Startup Impossible

On the Food Network television show “Restaurant Impossible”, celebrity chef Robert Irvine takes a failing business and turns it out around in two days on a $10,000 budget.

Unlike other Food Network shows, this one isn’t just a food competition. Restaurant Impossible touches on all the aspects of running a business, including hiring, management, service, revenue, and more.

The similarities between restaurants and a startup are incredible.

Starting a restaurant and starting a tech startup seem super glamorous. Everyone dreams of being the boss at their own restaurant, sitting back with a Manhattan while the place runs itself and customers pour in.

And if you read TechCrunch every day, you will get the impression that starting a company is easy. Everyone is raising tons of money and gaining traction.

But that’s wrong. It’s a lot of blood, sweat, and tears. It doesn’t matter how many employees you have. You have to give it 110%.

The most common scenario on “Restaurant Impossible” is when a restaurant that was once thriving has lost its way. The reasons are almost identical to why a startup might fail:

  1. The business stops innovating. You can’t let this happen. You have to keep changing and evolving. Your comptition will.
  2. Employee quality goes down. You might make a mediocre hire, then another, then another. All of a sudden the quality of your team is way down. You need to cut them loose.
  3. Your design gets stale. You must always be refreshing and giving customers something new and exciting.
  4. The business is not metrics driven. There is no way to scale a company if you aren’t looking at metrics. Even restaurants need to understand their “users”.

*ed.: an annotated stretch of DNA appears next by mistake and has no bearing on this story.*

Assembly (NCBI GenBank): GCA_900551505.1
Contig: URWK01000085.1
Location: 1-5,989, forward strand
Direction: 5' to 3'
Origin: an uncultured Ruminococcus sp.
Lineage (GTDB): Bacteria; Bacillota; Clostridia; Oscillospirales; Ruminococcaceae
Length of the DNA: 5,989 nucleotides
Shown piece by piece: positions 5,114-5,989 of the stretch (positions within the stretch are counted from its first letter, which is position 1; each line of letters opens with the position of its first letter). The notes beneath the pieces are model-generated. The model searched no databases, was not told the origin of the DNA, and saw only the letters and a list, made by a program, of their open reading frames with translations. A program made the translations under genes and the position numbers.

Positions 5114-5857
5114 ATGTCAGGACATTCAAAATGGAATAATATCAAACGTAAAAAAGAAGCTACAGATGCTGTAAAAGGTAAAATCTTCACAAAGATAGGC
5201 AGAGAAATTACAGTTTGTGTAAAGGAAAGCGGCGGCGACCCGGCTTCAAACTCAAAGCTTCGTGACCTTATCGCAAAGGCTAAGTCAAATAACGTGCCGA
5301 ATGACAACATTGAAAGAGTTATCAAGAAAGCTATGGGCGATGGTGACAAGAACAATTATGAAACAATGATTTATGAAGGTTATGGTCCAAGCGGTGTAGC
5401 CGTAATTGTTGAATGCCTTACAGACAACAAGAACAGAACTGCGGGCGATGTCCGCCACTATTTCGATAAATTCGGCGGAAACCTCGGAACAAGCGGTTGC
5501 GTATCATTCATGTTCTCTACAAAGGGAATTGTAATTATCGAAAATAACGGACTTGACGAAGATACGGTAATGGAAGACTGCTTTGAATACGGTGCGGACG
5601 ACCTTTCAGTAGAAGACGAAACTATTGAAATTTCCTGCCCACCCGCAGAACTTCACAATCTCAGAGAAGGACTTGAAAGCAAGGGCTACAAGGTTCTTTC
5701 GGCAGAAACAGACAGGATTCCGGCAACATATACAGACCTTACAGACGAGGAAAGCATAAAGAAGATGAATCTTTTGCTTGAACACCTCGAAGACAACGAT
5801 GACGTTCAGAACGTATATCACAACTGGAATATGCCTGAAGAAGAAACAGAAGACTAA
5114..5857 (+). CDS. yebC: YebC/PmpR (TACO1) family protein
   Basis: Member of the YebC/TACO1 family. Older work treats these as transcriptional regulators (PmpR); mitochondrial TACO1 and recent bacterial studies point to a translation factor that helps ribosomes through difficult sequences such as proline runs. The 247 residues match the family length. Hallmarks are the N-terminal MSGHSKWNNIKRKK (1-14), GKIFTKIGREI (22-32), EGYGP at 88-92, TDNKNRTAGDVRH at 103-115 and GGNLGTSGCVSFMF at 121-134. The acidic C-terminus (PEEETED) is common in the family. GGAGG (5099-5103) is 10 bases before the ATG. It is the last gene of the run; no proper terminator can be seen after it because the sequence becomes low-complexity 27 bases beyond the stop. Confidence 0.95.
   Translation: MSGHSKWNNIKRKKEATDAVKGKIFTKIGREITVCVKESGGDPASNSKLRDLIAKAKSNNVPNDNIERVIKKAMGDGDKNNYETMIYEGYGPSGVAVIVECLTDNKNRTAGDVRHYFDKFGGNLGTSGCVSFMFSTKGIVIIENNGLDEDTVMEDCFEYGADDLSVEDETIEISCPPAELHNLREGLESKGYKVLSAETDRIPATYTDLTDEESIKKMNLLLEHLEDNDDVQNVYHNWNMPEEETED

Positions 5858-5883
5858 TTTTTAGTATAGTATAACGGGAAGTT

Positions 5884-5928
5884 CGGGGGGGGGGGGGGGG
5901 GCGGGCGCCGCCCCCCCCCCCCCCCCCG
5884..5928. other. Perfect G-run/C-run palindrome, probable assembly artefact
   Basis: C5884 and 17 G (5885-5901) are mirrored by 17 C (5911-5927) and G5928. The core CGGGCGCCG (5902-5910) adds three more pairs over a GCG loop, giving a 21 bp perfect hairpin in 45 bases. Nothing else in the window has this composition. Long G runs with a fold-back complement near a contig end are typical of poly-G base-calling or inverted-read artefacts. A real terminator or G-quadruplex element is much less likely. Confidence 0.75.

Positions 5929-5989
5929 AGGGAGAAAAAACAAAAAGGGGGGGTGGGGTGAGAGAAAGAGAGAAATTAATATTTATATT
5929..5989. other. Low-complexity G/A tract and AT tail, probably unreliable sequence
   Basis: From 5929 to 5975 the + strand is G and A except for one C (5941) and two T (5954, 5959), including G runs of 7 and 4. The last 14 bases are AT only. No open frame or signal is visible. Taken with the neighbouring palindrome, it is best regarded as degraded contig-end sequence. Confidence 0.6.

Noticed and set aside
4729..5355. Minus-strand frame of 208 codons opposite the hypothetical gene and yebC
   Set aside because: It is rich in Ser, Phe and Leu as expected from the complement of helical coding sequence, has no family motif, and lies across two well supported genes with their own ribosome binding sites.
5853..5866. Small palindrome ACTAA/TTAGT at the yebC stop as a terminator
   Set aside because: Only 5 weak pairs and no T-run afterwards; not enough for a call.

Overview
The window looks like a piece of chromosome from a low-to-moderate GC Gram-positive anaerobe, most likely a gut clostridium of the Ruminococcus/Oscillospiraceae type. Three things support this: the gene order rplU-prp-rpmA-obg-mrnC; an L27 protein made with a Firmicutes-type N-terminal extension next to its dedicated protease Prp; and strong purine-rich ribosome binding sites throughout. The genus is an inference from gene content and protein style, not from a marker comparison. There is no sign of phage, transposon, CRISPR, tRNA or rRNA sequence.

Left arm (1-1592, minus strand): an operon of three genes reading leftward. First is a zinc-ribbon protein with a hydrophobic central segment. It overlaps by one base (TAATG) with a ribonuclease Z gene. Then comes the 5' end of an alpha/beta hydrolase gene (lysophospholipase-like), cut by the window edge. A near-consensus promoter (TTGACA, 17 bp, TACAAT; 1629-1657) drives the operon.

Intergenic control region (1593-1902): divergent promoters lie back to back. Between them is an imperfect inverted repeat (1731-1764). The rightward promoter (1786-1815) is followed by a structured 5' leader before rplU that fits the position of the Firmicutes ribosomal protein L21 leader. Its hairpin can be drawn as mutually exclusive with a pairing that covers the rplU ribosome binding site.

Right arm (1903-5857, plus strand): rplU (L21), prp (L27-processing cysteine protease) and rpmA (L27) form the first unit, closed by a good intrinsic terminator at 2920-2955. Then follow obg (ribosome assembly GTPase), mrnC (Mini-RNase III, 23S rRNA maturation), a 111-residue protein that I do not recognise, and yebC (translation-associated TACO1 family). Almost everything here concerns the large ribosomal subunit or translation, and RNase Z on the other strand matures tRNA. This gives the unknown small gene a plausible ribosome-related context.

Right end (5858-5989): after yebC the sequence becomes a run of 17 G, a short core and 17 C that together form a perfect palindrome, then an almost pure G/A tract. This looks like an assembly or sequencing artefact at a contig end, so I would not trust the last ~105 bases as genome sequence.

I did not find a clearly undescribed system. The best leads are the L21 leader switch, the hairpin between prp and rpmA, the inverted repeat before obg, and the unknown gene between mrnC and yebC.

5. Service quality goes down. It’s hard to scale this, but it’s important to keep overall sentiment and word of mouth positive.
  6. The business owner loses motivation. You can’t give up. It’s up to you to keep pushing forward and keep your team excited.
  7. Pricing doesn’t sustain the business. Often restaurants don’t raise their prices for years, even though costs have gone up. Similarly, startups sometimes never even find a business model.

A business owner or startup founder/CEO is trying to keep an existing business running, while still looking ahead to where the business needs to be in 3 or 5 years.

If you stop moving forward, you’ll slowly see that you’re actually moving backwards, as users leave and go elsewhere.

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2 comments

  1. One other comment that I would add to the mix, as I use the restaurant analogy frequently wrt entrepreneurship, is this. There is a tendency in tech to confuse "ingredients," or attributes, with composite outcomes.A great restaurant is a by-product of high-quality ingredients, great recipes and execution of the recipes by exemplar chefs. The presentation of the food, both in terms of the service and the ambience of the space goes a long way towards what we think of as a memorable dining experience.You can see the battle between Android and iOS in this regards, whereas the former is very focused on ingredients (speeds and feeds), and the latter is all about delivering the composite experience. Thus, it’s unsurprising where the profits, loyalty, leverage and durability is coming from.One last comment that comes to mind from a friend in the restaurant biz is that a linchpin of many successful restaurants is creating one or two "crave-able" dishes, such that the customer is thinking how they’re craving that dish today, here, NOW. Apple is particularly good at creating these crave-able "dishes."

  2. <html><head></head><body style="word-wrap: break-word; -webkit-nbsp-mode: space; -webkit-line-break: after-white-space; ">Thanks Mark! Great comment.<br><div><div></div></div></body></html>

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